News Release Information

17-911-ATL
Wednesday, June 28, 2017

Contacts

Technical information:
Media contact:
  • (404) 893-4220

County Employment and Wages in North Carolina – Fourth Quarter 2016

Employment increased in all of North Carolina’s nine large counties from December 2015 to December 2016, the U.S. Bureau of Labor Statistics reported today. (Large counties are defined as those with employment of 75,000 or more as measured by 2015 annual average employment.) Regional Commissioner Janet S. Rankin noted that employment increases ranged from 3.2 percent in Wake County to 0.1 percent in Cumberland County. (See table 1.)

Nationally, employment advanced 1.2 percent from December 2015 to December 2016 as 280 of the 344 largest U.S. counties had increases. Williamson, Tenn., had the largest percentage increase, up 5.1 percent over the year. Lafayette, La., had the largest over-the-year percentage decrease in employment, with a loss of 5.1 percent.

Among the nine largest counties in North Carolina, employment was highest in Mecklenburg County (674,200) in December 2016, while Catawba County had the smallest employment level (87,300). Together, North Carolina’s large counties accounted for 53.9 percent of total employment within the state. Nationwide, the 344 largest counties made up 72.8 percent of total U.S. employment, which stood at 143.7 million in December 2016.

Eight of North Carolina’s 9 large counties had over-the-year wage decreases in December 2016, with the largest decline in Guilford County (-3.1 percent). Only Wake County had an increase in average weekly wages, up 0.7 percent over-the-year. Durham County had the highest weekly wage among the state’s largest counties at $1,254, followed by Mecklenburg ($1,193) and Wake ($1,085). Nationally, the average weekly wage declined 1.5 percent over the year to $1,067 in the fourth quarter of 2016. (See table 1.)

Employment and wage levels (but not over-the-year changes) are also available for the 91 counties in North Carolina with employment below 75,000. With the exception of Orange County ($1,101), wage levels in all of these smaller counties were below the U.S. average in December 2016. (See table 2.)

Large county wage changes

As noted, average weekly wages decreased in eight of the nine large counties in North Carolina from the fourth quarter of 2015 to the fourth quarter of 2016. The wage losses in three of the state’s large counties placed in the bottom half of the national ranking—Guilford (-3.1 percent, 275th), Forsyth (-2.2 percent, 223rd), and Cumberland (-1.8 percent, 183rd). (See table 1.)

Nationally, 290 of the 344 largest counties had over-the-year wage decreases. McLean, Ill., had the largest percentage wage decrease among the largest U.S. counties (-9.2 percent). Clay, Mo., was second with a wage decrease of -8.3 percent, followed by Lafayette, La. (-8.0 percent); Douglas, Colo. (-6.8 percent); and Passaic, N.J. (-6.0 percent).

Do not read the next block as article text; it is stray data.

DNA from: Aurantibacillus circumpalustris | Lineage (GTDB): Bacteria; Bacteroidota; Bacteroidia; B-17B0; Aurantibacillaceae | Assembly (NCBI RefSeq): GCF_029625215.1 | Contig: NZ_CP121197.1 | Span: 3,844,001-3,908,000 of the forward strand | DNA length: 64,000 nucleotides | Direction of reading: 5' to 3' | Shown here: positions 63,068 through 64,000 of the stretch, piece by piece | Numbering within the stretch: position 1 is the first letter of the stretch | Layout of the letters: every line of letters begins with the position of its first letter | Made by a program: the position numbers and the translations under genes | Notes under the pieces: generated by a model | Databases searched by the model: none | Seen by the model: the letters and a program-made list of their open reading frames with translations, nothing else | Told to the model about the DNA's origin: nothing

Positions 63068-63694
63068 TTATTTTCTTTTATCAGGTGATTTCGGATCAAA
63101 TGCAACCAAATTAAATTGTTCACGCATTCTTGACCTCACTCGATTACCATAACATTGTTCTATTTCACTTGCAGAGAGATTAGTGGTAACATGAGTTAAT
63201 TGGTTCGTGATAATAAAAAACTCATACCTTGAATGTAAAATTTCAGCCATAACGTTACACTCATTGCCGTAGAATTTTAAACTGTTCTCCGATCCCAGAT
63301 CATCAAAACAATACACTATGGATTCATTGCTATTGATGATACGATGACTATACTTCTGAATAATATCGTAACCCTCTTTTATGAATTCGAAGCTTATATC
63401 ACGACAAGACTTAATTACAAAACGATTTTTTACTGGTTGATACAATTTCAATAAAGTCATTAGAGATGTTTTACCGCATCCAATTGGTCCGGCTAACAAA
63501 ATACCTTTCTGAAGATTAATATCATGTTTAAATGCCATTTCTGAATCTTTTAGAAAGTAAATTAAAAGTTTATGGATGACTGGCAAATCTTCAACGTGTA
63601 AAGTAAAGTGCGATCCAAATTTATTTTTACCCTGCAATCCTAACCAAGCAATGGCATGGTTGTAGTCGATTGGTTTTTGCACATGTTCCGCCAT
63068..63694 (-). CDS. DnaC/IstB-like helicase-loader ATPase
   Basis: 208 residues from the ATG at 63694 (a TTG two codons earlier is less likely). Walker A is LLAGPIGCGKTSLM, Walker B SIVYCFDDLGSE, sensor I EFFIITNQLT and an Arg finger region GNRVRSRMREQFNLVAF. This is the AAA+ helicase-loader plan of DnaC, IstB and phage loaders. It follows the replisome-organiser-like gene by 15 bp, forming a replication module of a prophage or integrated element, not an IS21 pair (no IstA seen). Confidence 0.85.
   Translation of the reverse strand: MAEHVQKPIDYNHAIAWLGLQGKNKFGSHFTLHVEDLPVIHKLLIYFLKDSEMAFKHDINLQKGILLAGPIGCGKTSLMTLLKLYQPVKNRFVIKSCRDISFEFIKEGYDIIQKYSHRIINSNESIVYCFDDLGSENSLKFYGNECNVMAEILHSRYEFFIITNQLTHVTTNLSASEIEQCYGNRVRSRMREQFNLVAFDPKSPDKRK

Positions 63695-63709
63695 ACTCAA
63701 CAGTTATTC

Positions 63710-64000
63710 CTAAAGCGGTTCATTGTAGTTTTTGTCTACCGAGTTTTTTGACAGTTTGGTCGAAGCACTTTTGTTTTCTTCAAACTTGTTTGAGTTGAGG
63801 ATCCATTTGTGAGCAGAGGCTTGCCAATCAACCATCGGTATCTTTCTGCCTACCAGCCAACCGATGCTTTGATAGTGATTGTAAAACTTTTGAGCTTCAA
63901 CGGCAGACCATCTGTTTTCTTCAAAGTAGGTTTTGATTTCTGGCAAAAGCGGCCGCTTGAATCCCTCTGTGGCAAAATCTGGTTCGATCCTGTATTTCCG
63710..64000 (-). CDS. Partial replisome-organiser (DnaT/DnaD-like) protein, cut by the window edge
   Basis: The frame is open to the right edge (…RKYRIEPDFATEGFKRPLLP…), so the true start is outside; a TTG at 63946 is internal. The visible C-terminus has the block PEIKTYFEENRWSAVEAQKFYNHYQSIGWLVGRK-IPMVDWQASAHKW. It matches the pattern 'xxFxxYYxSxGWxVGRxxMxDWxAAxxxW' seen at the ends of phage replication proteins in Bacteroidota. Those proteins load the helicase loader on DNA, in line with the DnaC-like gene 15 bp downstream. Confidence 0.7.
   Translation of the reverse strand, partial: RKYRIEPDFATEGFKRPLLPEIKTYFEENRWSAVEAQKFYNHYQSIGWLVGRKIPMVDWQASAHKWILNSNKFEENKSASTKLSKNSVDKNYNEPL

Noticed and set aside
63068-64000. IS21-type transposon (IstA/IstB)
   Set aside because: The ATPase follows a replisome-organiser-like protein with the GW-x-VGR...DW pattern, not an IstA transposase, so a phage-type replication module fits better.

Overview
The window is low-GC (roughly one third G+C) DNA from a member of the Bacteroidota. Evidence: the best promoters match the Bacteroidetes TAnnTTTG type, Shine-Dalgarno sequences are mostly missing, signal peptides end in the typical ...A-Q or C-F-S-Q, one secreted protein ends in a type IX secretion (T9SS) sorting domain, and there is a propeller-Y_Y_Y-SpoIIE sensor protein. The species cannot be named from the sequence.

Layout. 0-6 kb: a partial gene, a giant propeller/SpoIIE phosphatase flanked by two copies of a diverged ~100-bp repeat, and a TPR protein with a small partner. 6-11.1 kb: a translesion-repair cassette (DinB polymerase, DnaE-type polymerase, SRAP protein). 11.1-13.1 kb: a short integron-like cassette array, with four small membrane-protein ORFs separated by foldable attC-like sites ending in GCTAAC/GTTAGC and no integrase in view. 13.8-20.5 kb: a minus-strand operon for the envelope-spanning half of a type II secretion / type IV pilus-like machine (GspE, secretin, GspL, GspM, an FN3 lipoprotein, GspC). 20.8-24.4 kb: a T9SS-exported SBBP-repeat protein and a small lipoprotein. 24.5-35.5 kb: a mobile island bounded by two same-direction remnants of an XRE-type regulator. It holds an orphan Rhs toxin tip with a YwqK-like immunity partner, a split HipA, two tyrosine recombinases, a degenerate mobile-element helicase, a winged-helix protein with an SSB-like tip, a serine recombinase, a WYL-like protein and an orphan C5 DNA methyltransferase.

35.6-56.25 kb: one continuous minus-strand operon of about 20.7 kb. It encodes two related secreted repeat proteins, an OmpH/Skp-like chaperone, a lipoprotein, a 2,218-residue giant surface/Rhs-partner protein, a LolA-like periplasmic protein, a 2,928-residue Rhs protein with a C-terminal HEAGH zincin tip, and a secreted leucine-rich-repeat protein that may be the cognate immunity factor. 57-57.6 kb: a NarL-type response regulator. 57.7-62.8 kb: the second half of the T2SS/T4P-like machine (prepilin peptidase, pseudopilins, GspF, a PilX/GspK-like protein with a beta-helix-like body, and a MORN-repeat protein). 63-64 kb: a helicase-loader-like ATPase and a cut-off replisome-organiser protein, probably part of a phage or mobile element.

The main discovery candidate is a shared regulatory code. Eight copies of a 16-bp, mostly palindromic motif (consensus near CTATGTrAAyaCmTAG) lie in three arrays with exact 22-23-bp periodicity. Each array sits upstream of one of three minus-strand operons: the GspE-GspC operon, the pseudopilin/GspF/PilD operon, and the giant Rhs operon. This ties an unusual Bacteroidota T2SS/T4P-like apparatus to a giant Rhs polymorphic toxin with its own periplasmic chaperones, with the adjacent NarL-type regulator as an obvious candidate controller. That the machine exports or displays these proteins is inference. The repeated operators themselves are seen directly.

Of the 344 largest counties, 48 had over-the-year increases in average weekly wages. Clayton, Ga., had the largest percentage increase in average weekly wages (11.3 percent), followed by Washington, Pa. (4.9 percent); Marin, Calif. (4.3 percent); Elkhart, Ind. (4.0 percent); and San Francisco, Calif. and Champaign, Ill. (3.7 percent each).

Large county average weekly wages

Average weekly wages in three of North Carolina’s nine large counties placed in the top quarter of the national ranking in the fourth quarter of 2016. The highest paid counties—Durham, Mecklenburg, and Wake—had average weekly wages above the U.S average of $1,067 and ranked in the top 85 nationwide. Average weekly wages in the state’s six remaining large counties placed in the bottom half of the national ranking.

Nationwide, average weekly wages were at or above the U.S. average ($1,067) in 101 of the 344 largest counties in the fourth quarter of 2016. Santa Clara, Calif., had the highest average weekly wage at $2,365, followed by New York, N.Y. ($2,212); San Mateo, Calif. ($2,098); and San Francisco, Calif. ($2,068).

Among the largest U.S. counties, 243 had average weekly wages below the national average in the fourth quarter of 2016. Cameron, Texas ($640), reported the lowest weekly wage, followed by the counties of Hidalgo, Texas ($648); Horry, S.C. ($654); and Webb, Texas ($683).

Average weekly wages in North Carolina’s smaller counties

With the exception of Orange County ($1,101), all of the smaller counties in North Carolina—those with employment below 75,000—had average weekly wages lower than the national average of $1,067. Among these smaller counties, Iredell had the second-highest average weekly wage at $893, followed by Pitt at $854. Clay County and Pamlico County each had an average weekly wage of $591, the lowest in the state. (See table 2.)

When all 100 counties in North Carolina were considered, 16 had average weekly wages below $650, 56 had wages from $650 to $749, 19 had wages from $750 to $849, and 9 had wages above $850. (See chart 1.)

Additional statistics and other information

QCEW data for states have been included in this release in table 3. For additional information about quarterly employment and wages data, please read the Technical Note or visit www.bls.gov/cew.